I hold the view that, political issues aside, the Arab refugee problem is by far the easiest post-war refugee problem to solve by integration. By faith, language, race and by social organisation they are indistinguishable from their fellows of their host countries. There is room for them in Syria and Iraq [and even more room, and need, now, in Saudi Arabia and the other Gulf oil states]. There is a developing demand for the kind of manpower they represent. More unusually still, there is the money to make this integration possible. The United Nations General Assembly, five years ago, donated a sum of $200,000,000 to provide, and here I quote the phrase “homes and jobs” for the Arab refugees. That money remains unspent, not because these tragic people are strangers in a strange land — because they are not, not because there is no room for them to be established — because there is, but simply for political reasons.
It is instructive to compare the difficulties the “Palestinian” refugees encounter that prevent their integration into their Arab host societies with what happened with the Jewish refugees from Arab lands who fled to Israel. The number of Jews fleeing Arab countries for Israel in the years following Israel’s independence was nearly double the number of Arabs leaving Palestine. Most of the Jewish refugees traveled hundreds or thousands of miles to a tiny country whose inhabitants spoke a different language and lived with a vastly different culture. Most “Palestinian” refugees traveled but a few miles to the other side of the 1949 armistice lines, while remaining inside a linguistically, culturally, and ethnically similar society. “Palestinians” were kept in camps by their brother Arabs, while the Jewish refugees were integrated into Israeli society as quickly as possible.
The former Pakistani ambassador announced at the U.N. that
“As an expression of our solidarity with them, Pakistan is making an additional contribution to UNRWA this year,” she told delegates. “The humanitarian needs of the Palestine refugees should not be mortgaged to political expediency and narrow interests,” the Pakistani envoy stressed, urging the international community to work together to support those 5.4 million refugees.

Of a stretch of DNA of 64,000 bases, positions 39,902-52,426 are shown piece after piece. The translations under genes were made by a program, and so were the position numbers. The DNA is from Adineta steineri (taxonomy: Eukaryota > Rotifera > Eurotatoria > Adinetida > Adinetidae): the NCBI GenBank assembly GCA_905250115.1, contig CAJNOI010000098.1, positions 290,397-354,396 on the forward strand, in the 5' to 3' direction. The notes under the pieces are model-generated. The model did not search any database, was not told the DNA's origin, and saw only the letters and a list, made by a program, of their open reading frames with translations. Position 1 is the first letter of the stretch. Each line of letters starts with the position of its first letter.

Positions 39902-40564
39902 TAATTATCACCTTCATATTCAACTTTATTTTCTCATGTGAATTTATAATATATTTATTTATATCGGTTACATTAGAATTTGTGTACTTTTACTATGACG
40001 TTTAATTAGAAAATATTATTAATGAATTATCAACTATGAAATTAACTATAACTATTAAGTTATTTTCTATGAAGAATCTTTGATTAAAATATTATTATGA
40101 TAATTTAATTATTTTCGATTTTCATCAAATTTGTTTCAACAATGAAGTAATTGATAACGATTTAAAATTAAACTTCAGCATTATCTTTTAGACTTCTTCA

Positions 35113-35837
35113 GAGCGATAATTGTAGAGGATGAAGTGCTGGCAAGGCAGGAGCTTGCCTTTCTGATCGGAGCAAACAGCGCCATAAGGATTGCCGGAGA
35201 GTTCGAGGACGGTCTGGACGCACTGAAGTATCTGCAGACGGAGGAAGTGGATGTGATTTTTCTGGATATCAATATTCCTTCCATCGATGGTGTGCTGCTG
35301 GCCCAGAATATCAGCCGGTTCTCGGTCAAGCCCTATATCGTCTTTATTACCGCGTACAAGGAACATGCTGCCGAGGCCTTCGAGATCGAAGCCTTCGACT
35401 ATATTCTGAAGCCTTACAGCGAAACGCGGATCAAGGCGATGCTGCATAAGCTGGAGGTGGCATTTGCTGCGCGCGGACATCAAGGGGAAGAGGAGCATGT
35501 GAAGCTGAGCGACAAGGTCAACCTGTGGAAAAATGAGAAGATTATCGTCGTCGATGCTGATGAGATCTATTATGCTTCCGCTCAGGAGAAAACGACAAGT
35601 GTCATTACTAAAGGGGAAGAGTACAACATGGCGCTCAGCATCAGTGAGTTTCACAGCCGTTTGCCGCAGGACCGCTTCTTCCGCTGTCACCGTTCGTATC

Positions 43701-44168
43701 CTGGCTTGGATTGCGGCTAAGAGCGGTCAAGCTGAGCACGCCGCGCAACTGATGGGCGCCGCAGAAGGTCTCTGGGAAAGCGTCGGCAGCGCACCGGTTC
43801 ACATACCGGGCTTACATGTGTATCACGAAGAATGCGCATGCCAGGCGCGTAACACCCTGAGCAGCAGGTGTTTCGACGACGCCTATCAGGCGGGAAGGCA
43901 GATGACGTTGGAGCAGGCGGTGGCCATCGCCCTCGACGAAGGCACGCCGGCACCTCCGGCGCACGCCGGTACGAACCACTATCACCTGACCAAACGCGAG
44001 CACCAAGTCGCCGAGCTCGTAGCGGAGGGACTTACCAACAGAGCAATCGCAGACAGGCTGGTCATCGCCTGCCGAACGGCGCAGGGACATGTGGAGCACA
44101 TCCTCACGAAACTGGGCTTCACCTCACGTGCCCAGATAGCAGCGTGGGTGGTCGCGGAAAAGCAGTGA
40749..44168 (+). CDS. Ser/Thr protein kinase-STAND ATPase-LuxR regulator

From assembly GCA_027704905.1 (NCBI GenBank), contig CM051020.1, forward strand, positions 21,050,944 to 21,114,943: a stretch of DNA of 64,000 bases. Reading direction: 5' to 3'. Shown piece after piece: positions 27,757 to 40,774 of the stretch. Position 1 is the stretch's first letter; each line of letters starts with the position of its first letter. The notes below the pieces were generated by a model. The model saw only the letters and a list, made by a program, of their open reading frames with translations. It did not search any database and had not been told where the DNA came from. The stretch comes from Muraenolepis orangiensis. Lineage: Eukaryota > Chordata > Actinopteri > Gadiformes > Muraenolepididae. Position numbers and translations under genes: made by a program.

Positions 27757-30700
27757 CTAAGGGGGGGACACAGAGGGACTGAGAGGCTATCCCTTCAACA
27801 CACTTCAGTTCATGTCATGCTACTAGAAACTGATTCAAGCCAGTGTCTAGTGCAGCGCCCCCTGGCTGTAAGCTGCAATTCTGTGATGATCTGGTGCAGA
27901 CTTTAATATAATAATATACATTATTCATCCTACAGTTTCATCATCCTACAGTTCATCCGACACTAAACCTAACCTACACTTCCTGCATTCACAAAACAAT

What the “Palestinian refugees” need most is to stop being treated as “refugees,” and used as political pawns. Instead they should be given citizenship in their Arab host countries — only Jordan now permits them to become citizens. They should be allowed to live outside of the camps in which so many are still required — by other Arabs — to remain. They should be allowed to enter any professions which until now have been closed to them. UNRWA is not helping these people to become independent, but instead accustoming them to continue as wards of the U.N. When the Pakistani envoy says that “the humanitarian needs of the Palestine refugees should not be mortgaged to political expediency and narrow interests,” she is sending her comment to the wrong address. It is not Washington, nor Jerusalem, but the Arab states, with their “political expediency and narrow interests,” who have held the “Palestinian refugees” and their descendants in economic, social, and political thrall, and turned them into permanent dependents of UNRWA, all in order to exploit them as putative victims of Israeli conquest and cruelty.
First published in Jihad Watch.